Go. When we analyze a rock sample in the laboratory. a potential source rock in a less-mature area. MATURITY OF ORGANIC MATERIAL Knowing a rock's remaining source capacity G solves only one part of the puzzle. overmature. Possible source rock: any sedimentary rock whose source potential has not yet been evaluated. the remaining source capacity and not the original capacity (Go). it is also necessary to know what level of thermal maturity is represented by that particular G value. but if the rocks contain abundant organic matter. or is it because the rock is "burned out" (i. This simple. much smaller amounts can be analyzed. the following distinctions can be made: Effective source rock: any sedimentary rock that has already generated and expelled hydrocarbons. Analysis normally requires about one gram of rock. and inexpensive analysis serves as the first and most important screening technique in source-rock analysis. The quantity actually measured in the laboratory is always G. that usage is a bit too broad and loose.e. This quantity. in which case virtually all the initial . instead it must be estimated by measuring G for a similar sample that is still immature. the Phosphoria Formation of Wyoming and Idaho belongs to each of these classifications in different areas.Source Rock Evaluation . Potential source rock: any immature sedimentary rock known to be capable of generating and expelling hydrocarbons if its level of thermal maturity were higher. is it because the rock never had a high initial source capacity. It follows from these definitions that a particular stratum could be an effective source rock in one place. where G and Go are identical. we cannot measure G directly for a sample that has already begun to generate hydrocarbons. is most meaningful if we can compare it to the rock's original source capacity. However. a possible source rock in a nearby unstudied region. The term "effective source rock" obviously encompasses a wide range of generative histories from earliest maturity to overmaturity.49 8 .. but which may have generated and expelled hydrocarbons. For example. quick. and might have no source potential at all in a fourth area where important facies changes had resulted in a drastically lower content of organic matter. which we can call G. PRINCIPLES OF SOURCE-ROCK EVALUATION QUANTITY OF ORGANIC MATERIAL The amount of organic material present in sedimentary rocks is almost always measured as the total-organic carbon (TOC) content. if G is very low. we actually measure its remaining (or untapped) source capacity at the present day.Source-Rock Evaluation DEFINITION OF SOURCE ROCK Much of modern petroleum geochemistry depends upon accurate assessment of the hydrocarbonsource capabilities of sedimentary rocks. For better communication. For example. Although the term source rock is frequently used generically to describe fine-grained sedimentary rocks. Go can only be measured directly for immature source rocks. The difference between Go and G represents the hydrocarbons already generated in the effective source rock.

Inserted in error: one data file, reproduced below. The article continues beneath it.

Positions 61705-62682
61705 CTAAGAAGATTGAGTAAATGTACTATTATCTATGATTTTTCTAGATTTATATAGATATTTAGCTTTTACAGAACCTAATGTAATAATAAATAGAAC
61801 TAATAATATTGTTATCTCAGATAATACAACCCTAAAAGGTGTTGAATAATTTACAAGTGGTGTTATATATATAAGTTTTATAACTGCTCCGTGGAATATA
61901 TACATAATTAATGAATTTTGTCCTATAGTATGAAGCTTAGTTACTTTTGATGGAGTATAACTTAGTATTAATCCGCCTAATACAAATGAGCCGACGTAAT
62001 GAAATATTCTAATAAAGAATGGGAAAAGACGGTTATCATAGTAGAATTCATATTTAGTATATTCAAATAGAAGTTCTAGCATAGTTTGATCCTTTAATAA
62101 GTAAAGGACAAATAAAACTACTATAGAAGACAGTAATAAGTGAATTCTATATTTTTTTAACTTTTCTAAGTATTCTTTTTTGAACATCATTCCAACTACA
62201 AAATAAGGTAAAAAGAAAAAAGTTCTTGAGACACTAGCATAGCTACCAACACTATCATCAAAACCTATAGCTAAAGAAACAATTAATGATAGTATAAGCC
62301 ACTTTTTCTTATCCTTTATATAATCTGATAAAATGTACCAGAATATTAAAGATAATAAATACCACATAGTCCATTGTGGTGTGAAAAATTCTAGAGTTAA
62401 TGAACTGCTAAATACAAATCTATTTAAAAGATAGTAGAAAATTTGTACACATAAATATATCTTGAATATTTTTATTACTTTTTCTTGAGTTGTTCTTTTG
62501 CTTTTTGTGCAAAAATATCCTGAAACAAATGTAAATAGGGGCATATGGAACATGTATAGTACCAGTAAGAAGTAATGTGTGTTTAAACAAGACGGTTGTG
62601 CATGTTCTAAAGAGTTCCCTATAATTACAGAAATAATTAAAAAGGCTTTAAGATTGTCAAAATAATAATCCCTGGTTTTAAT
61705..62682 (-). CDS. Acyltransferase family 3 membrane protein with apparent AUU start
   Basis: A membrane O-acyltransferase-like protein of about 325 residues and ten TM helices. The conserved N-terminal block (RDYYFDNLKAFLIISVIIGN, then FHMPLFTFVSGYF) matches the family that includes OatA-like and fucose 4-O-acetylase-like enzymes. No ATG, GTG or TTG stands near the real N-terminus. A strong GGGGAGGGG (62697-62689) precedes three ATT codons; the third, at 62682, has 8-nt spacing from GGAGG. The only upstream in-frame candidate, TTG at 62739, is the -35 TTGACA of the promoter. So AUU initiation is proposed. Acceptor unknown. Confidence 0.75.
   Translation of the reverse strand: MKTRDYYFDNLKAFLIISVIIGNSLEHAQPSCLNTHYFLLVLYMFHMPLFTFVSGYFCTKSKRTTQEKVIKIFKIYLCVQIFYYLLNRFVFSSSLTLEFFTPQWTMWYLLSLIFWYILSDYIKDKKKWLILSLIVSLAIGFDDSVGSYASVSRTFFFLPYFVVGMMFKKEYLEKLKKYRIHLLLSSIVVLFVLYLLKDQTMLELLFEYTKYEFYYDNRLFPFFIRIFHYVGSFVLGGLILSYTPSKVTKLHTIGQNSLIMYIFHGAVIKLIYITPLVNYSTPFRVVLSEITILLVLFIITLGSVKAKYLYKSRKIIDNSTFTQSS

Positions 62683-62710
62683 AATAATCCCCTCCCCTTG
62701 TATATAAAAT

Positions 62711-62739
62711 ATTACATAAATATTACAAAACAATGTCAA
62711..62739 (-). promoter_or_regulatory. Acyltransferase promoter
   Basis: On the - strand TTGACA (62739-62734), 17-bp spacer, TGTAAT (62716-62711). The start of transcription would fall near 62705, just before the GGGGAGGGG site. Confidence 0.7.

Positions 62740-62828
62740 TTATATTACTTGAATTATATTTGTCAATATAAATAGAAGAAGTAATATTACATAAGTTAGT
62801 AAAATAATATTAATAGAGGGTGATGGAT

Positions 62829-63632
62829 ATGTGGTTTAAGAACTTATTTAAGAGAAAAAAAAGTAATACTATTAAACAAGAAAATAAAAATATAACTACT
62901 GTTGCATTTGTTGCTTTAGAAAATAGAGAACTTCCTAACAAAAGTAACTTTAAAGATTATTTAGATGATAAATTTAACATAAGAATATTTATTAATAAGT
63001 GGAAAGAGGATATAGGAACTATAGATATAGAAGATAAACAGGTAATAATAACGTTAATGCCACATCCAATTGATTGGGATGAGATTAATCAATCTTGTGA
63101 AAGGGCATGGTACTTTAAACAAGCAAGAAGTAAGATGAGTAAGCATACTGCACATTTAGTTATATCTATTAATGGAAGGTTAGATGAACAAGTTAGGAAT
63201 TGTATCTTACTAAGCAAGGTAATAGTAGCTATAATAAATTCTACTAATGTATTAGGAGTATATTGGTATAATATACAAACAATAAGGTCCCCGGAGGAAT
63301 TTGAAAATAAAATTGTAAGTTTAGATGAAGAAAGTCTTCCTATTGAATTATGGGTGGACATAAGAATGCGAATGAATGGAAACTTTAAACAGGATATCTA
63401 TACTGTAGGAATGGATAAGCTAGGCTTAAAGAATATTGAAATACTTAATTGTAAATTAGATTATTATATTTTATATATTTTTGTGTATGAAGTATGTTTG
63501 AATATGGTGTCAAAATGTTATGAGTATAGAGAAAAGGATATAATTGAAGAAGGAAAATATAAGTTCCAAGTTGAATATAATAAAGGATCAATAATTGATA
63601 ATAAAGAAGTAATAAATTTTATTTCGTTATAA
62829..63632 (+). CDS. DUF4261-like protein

In many rocks vitrinite is rare or absent. Such histograms are quite often difficult or impossible to interpret. very different. where the o indicates that the measurements were made with the plug immersed in oil. The darkening of kerogen particles with increasing thermal maturity can be used as an indicator of maturity. The method is based on the fact that with increasing thermal stress. The most commonly used maturity parameters today are spore color (Thermal Alteration Index. The feeling of most workers today is that there is no single maturity indicator that tells the whole story unerringly all the rime. even for experienced workers. in some cases it is essential. misidentification of macerals can cause problems. If no pollen can be found. Thermal Alteration Index (TAI). All the methods have strengths and weaknesses. TAI measurements are carried out on bisaccate pollen grains whenever possible. Because each maceral type increases in reflectance in a slightly different way as thermal stress increases. in obtaining more than one maturity parameter. far more common in shales than in coals. Vitrinite-reflectance techniques were developed for measuring the rank of coals. In other rocks. A few of these parameters will briefly be discussed. Despite its weaknesses. Reflectance values are normally plotted versus depth in a well. from amorphous kerogen. or TAI). more common are histograms showing few vitrinite particles or multiple modes as a result of first-cycle vitrinite contaminated with reworked vitrinite or caving of less-mature material from up-hole. Other macerals or solidified bitumens can often be misidentified as vitrinite. vitrinite reflectance is the most popular technique today for estimating kerogen maturity. TAI values are estimated. . In all cases it is worthwhile to supplement vitrinite with other measures of maturity. vitrinite reflectance. All the techniques discussed are useful and probably reasonably accurate if the analytical work is carefully done. and none can be applied in all cases. Because what is present is often reworked.Source Rock Evaluation . whenever possible. In many areas it is easy to use and valuable. The fraction of the incident beam that is reflected coherently is measured and recorded and stored automatically on a computer. with lower confidence. Results are reported as Ro values. leading to frequent difficulties in establishing which vitrinite population is indigenous. Vitrinite reflectance (Ro). and pyrolysis temperature. along with a statistical analysis of the data. in which the vitrinite maceral is usually very common. its maturity is not related to that of the rock in which it is found. There are many problems with vitrinite reflectance as applied to kerogens. in fact. of course. the plot is a straight line. between 50 and 100 measurements will be taken. TAI measurements are made on the same slides prepared for microscopic kerogen-type analysis. paucity of first-cycle vitrinite renders vitrinite-reflectance measurements essentially worthless. and then embedding the kerogen particles in an epoxy plug. The key to using maturity parameters effectively lies in evaluating the measured data carefully (and sometimes with skepticism) and. Less commonly used are fluorescence and conodont color (CAI).50 hydrocarbon-source capacity has already been used up)? The exploration implications of these two scenarios are. If a log scale is used for the reflectance. however. the microscopist shines light on an individual vitrinite particle. the reflectance value of vitrinite increases. After the plug is polished. In order to minimize differences in color caused by changes in the type or thickness of the kerogen particles. unless surrounding samples help us determine the indigenous vitrinite population. Reworked vitrinite is. Vitrinite-reflectance measurements begin by isolating the kerogen with HCl and HF. A substantial number of techniques for measuring or estimating kerogen maturity have been developed over the years. If enough vitrinite particles can be found. The ideal histogram of reflectance values is therefore rather rare. At the end of the analysis a histogram of the collected data is printed.